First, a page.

In the United States, marijuana is classed as an illegal drug by the federal government. But nearly half the states have legalized it, to some degree. Proponents say some strains of marijuana might have exceptional health benefits, for treating pain or inflammation in chronic conditions such as cancer, multiple sclerosis and epilepsy. Shelley Schlender reports on a strain of medical marijuana developed in Colorado that is reputed to reduce seizures in childhood epilepsy
Video

Video Airbus Adds Metal 3D Printed Parts to New Jets

By the end of this year, European aircraft manufacturing consortium Airbus plans to deliver the first of its new, extra-wide-body passenger jets, the A350-XWB. Among other technological innovations, the new plane will also incorporate metal parts made in a 3-D printer. VOA's George Putic has more.
Video

Video AIDS Conference Welcomes Exciting Developments in HIV Treatment, Prevention

Significant strides have been made in recent years toward the treatment and prevention of HIV, the virus that causes AIDS. This year, at the International AIDS Conference, the AIDS community welcomed progress on a new pill that may prevent transmission of the deadly virus. VOA’s Anita Powell reports from Melbourne, Australia.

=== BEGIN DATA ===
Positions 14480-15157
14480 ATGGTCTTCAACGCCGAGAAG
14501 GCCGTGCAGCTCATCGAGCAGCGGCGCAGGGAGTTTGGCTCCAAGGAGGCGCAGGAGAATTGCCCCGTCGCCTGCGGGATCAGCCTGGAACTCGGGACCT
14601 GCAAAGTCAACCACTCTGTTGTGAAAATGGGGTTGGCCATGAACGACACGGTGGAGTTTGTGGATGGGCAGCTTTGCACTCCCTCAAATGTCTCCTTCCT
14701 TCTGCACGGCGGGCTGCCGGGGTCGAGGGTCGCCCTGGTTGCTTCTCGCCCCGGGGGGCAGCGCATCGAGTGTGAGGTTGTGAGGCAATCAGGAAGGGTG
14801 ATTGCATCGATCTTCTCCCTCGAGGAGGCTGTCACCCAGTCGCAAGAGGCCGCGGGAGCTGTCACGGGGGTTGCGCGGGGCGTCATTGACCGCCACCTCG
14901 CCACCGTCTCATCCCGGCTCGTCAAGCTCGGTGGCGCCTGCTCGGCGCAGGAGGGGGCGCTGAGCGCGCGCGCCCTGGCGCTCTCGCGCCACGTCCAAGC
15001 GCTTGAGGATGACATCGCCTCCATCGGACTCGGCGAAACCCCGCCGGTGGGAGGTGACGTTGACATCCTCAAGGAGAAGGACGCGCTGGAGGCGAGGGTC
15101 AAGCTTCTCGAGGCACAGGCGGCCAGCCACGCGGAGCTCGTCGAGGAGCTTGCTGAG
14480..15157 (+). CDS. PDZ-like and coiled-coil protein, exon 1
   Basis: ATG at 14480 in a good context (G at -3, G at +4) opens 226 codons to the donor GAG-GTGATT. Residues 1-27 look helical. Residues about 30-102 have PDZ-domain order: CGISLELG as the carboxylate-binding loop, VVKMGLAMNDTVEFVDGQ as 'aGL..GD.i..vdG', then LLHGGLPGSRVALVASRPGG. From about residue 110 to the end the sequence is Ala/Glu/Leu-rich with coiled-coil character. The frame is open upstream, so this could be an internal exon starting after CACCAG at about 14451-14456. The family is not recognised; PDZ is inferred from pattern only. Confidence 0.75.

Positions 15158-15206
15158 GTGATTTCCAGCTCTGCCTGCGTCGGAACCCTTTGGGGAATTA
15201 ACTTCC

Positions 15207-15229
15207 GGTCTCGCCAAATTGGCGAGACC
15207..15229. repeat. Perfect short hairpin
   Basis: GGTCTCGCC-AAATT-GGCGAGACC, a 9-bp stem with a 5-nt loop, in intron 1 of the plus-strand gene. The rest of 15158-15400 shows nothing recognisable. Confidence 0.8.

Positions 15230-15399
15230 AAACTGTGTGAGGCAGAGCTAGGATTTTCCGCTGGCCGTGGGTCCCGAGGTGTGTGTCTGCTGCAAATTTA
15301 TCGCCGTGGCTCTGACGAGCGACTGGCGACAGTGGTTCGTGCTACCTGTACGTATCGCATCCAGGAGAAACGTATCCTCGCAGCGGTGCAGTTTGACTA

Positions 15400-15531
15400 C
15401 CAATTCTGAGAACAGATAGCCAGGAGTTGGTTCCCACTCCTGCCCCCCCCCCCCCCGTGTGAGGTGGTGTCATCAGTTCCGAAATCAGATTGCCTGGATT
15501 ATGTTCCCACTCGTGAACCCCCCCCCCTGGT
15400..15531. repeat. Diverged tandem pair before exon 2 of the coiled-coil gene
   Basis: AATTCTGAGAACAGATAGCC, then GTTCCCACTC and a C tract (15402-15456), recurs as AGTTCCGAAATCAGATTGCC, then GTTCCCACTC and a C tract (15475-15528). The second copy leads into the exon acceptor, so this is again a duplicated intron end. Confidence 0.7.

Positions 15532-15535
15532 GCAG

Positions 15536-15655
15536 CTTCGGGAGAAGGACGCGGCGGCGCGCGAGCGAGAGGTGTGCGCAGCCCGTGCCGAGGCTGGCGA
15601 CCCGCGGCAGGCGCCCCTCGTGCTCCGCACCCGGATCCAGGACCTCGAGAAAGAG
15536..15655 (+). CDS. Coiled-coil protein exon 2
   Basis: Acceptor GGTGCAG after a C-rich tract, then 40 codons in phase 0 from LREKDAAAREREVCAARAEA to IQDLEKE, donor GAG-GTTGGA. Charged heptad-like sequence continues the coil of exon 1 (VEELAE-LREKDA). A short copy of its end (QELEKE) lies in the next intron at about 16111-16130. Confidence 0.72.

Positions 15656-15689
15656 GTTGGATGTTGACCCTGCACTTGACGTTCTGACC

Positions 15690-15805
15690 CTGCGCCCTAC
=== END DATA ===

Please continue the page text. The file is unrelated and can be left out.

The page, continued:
Video

Video IAEA: Iran Turns its Enriched Uranium Into Less Harmful Form

Iran has converted its stockpiles of enriched uranium into a less dangerous form that is more difficult to use for nuclear weapons, according to the United Nations’ Atomic Energy Agency. The move complies with an interim deal reached with Western powers on Iran's nuclear program last year, in exchange for easing of sanctions. Henry Ridgwell reports for VOA from London.

AppleAndroid